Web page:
In order to blend in with its central Copenhagen surroundings the facade is draped in glass and natural light stone material, and the side of the building that faces residential blocks is lower than the higher side that faces the hospital.

The new section is simple yet effectively built on a series of folded V-structures all tied together by a transversal link. This ensures optimal logistics and proximity between the hospital’s different units and therefore minimizing the walking distances for hospital staff.

The glass laden building front faces Fælledparken and make for natural views for staff and patients. This also means a lot of natural light that will light up the green hospital wing.

— We are happy to inaugurate the new wing, which marks a major step for a more contemporary and spacious Rigshospital. We’ve have had a constructive collaboration with architects, engineers and interior designers, staff and patient needs, says hospital director Per Christiansen in a statement.

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These wooden charging stations embody the electric mobility experience

Danish architecture firm Cobe has unveiled plans to build new ultra-fast charging stations at 46 different locations all over Europe. The wooden tree-like structure that builds up the charging stations is a refreshing take on the gray and dull gas station that we are used to today. Because of their modular concept, the stations can vary in size and dynamism depending on where they are installed. Two vastly different stations have already been built in the Danish towns of Fredericia and Knudshoved for drivers to charge their EVs.

The charging stations will pop up in Scandinavia to start with, and you can’t say it isn’t on track with the region’s progressive mindset. In Norway, 60% of all newly registered cars are either pure EVs or plug-in hybrids. Sweden ranks number three on countries with most electric cars per capita, and Denmark is seeing a reduced overall carbon emission, many thanks to the introduction of electric vehicles.

— Electric vehicles are the way of the future. With our design we offer EV drivers a welcome break and an opportunity to recharge mentally in a green oasis. The energy and the technology are green, so we wanted the architecture, the materials and the concept to reflect that. Hence, we designed a charging station in sustainable materials placed in a clean, calm setting with trees and plants that offer people a dose of mindfulness on the highway, explains architect and founder Dan Stubbergaard.


SynVillan lets you blend in with nature at Scandinavia’s biggest safari park

SynVillan, which roughly translates to ”optical illusion”, is located in Blekinge in the southeast of Sweden at the hotel and nature reserve Eriksberg. The room that holds up to four people is elevated three meters over the ground and overlooks an archipelago bay, and the eye-catching mirrored facade of the heightened room pays great homage to the surrounding wildlife by simply reflecting it.

Architect Thomas Sandell from the Sandellandsandberg firm designed the project and took inspiration from the region’s traditional residential architecture. The roof is made from reeds and the walls are made out of polished patterned steel for the mirrored effect. The room also features a glass panel on the floor which allows visitors to see bison, deer, sheep, boar, and other animals that roam the nature reserve.


Historical meets contemporary at Nybrogatan 17

Nybrogatan, one of Stockholm’s most prominent streets, has just been supplemented with a new office building on Nybrogatan 17. The new spaces, owned by property owners Humlegården, host 6000 square meters of commercial space as well as 18 new apartments, and the modern brick-laden facade contrasts the ancient neighboring buildings to create a Scandinavian mixture of old and new.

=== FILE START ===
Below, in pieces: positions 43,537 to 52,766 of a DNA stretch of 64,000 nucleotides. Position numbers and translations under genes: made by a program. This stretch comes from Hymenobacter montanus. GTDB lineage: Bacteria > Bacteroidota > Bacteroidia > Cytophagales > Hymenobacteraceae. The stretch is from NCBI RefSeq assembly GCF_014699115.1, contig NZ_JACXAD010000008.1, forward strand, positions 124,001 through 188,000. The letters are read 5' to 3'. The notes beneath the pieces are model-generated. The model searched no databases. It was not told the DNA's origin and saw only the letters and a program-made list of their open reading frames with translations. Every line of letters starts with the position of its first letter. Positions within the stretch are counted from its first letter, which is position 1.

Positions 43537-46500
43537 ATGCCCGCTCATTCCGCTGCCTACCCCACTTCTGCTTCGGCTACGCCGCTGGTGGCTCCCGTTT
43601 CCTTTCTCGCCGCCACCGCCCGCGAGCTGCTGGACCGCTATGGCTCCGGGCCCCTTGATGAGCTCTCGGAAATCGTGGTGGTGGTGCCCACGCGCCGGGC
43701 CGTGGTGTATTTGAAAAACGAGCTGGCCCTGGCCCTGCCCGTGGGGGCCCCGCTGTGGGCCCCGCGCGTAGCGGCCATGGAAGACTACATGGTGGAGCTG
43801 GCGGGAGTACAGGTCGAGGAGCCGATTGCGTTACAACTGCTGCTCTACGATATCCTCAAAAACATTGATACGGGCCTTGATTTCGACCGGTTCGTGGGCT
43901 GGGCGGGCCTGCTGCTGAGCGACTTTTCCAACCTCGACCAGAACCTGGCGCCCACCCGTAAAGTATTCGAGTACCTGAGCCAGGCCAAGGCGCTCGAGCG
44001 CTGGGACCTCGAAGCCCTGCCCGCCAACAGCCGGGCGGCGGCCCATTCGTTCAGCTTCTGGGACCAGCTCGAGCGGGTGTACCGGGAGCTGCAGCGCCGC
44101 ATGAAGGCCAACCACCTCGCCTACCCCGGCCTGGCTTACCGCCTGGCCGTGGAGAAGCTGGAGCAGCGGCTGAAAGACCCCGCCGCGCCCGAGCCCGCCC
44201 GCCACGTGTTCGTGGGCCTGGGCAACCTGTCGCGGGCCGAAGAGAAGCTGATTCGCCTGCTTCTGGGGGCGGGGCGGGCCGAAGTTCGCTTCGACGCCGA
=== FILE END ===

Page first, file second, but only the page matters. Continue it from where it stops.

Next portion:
Danish architecture firm 3XN was hired to create the office building, which has a twisting and turning glass facade that faces the courtyard. The modern offices are built right next to the ancient Astoria building, a former cinema that dates back to 1874. The old theater spaces are now refurbished to host Brasseri Astoria, a new restaurant led by chef Björn Frantzén most famous for his Michelin three-star restaurant Frantzén.

— We are creating office spaces with the best conditions. It has never been more important to have a dynamic context. Nybrogatan and its surrounding blocks are some of Stockholm’s most intriguing places, stores and restaurants, says Peter Lind, property manager at Humlegården.


TheKrane is Copenhagen’s ultimate social distancing getaway retreat

In Nordhavn, one of Copenhagen’s last remaining industrial harbor sites, an old coal crane has been refurbished into a luxury one-room two-person hotel. If you’re keen on an elegant Nordic minimalist hotel experience free from breakfast buffé queues, look no further.

Originally built in 1944, the former industrial crane was meant for loading and unloading raw materials to and from cargo ships that entered Nordhavn (the North Harbour) before its transformation. When owner Klaus Kastbjerg and architect Mads Møller started working on the idea of the hotel, they realized that they had to take advantage of every inch of the old crane.

— The hotel room is located on the top of The Krane in what used to be the old engine room with cogwheels, metal wires, iron, steel and brawn. The old wheelhouse (where the guy operating the crane would sit) hangs directly above the water at 15 metres. The wheelhouse is now an astonishing lounge and lookout with a cosy daybed and floor to ceiling window facing Svanemøllen, the marina and Tuborg Harbour on the opposite side of the water, says head of communications Nicki Lykke.

The hotel also packs a spa located in an old shipping container eight meters above the ground, but thanks to its size it’s only accessible by the hotel guests. The idea of a one-room, two person hotel is perhaps more suitable than ever. Denmark has not established the most stringent of Corona related restrictions, and their borders are starting to open up to many countries. 

— We’ve of course felt a decline in bookings like everyone else. However, in these times of isolation more Danish guests have shown an interest in the staycation concept and self-pampering – and what better place to do it than here? Nicki Lykke wonders.